New York Times
Japanese Newspaper Retracts Fukushima Disaster Report and Fires Editor
By AUSTIN RAMZYSEPT. September 11, 2014
TAIPEI, Taiwan — The Asahi Shimbun, Japan’s second-largest daily newspaper, retracted an influential news report on the Fukushima nuclear disaster on Thursday after weeks of criticism from other news organizations.
The move, which included an apology, came a month after the newspaper retracted a series of articles on another hot-button issue: the women from Korea and elsewhere who were forced by Japan to serve in military brothels during World War II. The articles used reports about the practice by one Japanese man whose particular accusations have been widely discredited.
Japan acknowledged in a landmark apology in 1993 that the women had been forced to work in the brothels.
The retractions occurred amid an outpouring of angry accusations that the newspaper had damaged Japan’s international reputation with the mistaken articles, especially those on the Imperial Army’s role in forcing so-called comfort women to serve in military brothels during World War II. The intensity of the attacks, particularly from right-wing news media and politicians, has led many to warn of a politically motivated campaign to undermine the newspaper, one of Japan’s most prominent liberal voices.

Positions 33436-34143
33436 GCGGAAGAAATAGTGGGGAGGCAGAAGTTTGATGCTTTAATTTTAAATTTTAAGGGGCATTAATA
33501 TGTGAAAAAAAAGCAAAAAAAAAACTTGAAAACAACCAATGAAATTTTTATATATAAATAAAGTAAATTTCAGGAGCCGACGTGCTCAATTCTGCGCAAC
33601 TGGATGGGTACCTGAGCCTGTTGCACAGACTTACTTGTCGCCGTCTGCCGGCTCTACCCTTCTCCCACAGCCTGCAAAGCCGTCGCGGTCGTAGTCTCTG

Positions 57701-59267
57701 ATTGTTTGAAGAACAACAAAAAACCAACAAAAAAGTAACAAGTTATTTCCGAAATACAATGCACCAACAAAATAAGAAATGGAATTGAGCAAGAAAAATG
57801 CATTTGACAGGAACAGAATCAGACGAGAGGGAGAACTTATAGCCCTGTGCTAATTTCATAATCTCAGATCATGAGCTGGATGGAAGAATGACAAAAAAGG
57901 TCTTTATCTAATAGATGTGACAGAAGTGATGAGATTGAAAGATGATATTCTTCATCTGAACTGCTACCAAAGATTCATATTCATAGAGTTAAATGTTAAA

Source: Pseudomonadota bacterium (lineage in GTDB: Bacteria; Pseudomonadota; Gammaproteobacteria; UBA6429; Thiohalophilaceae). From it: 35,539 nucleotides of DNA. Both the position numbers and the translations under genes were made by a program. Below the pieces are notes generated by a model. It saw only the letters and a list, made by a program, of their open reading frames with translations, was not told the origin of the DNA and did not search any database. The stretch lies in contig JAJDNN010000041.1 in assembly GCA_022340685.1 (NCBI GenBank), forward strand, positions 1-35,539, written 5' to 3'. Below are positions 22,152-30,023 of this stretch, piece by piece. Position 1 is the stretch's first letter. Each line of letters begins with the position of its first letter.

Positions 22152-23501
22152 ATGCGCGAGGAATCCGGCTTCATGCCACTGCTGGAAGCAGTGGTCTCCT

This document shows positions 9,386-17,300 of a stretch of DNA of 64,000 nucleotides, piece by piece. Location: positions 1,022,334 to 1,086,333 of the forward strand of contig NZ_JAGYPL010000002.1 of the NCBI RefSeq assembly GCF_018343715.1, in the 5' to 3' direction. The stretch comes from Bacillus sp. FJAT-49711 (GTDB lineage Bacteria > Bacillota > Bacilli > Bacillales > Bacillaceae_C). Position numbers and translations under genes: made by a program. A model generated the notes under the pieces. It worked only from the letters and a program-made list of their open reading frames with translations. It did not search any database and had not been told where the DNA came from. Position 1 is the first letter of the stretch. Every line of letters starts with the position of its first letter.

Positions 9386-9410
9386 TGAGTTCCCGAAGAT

“We hurt readers’ trust in our reports,” Tadakazu Kimura, Asahi Shimbun’s president and chief executive, said at a news conference Thursday evening.
Mr. Kimura announced that he was dismissing Nobuyuki Sugiura, Asahi Shimbun’s executive editor, and would punish other editors involved in the Fukushima reporting. Mr. Kimura said he would decide whether he himself would resign after carrying out a “drastic restructuring plan.”
In May, the newspaper cited testimony by the Fukushima plant manager Masao Yoshida in reporting that about 650 workers disobeyed orders and fled the Fukushima Daiichi nuclear power plant at a critical moment during the disaster in 2011.
In recent weeks other Japanese news organizations have reported on Mr. Yoshida’s testimony. Reports from The Mainichi Shimbun, The Yomiuri Shimbun and The Sankei Shimbun, three other leading newspapers, and the Kyodo News agency portrayed his comments differently, saying the exodus was the result of miscommunication.
Mr. Yoshida, who is regarded by many in Japan as a hero for preventing a wider disaster, asked before he died last year that the contents of his interviews not be made public. The government, however, released the text of his interviews on Thursday, saying that the release was necessary to clarify the public record.
“Only a part of the record of Mr. Yoshida’s testimony has been picked up and reported by several papers,” said Yoshihide Suga, the top government spokesman. “His original concern that his story would develop a life of its own without verification came to be realized. We think it would lead to a result that is against his will if we don’t disclose it.”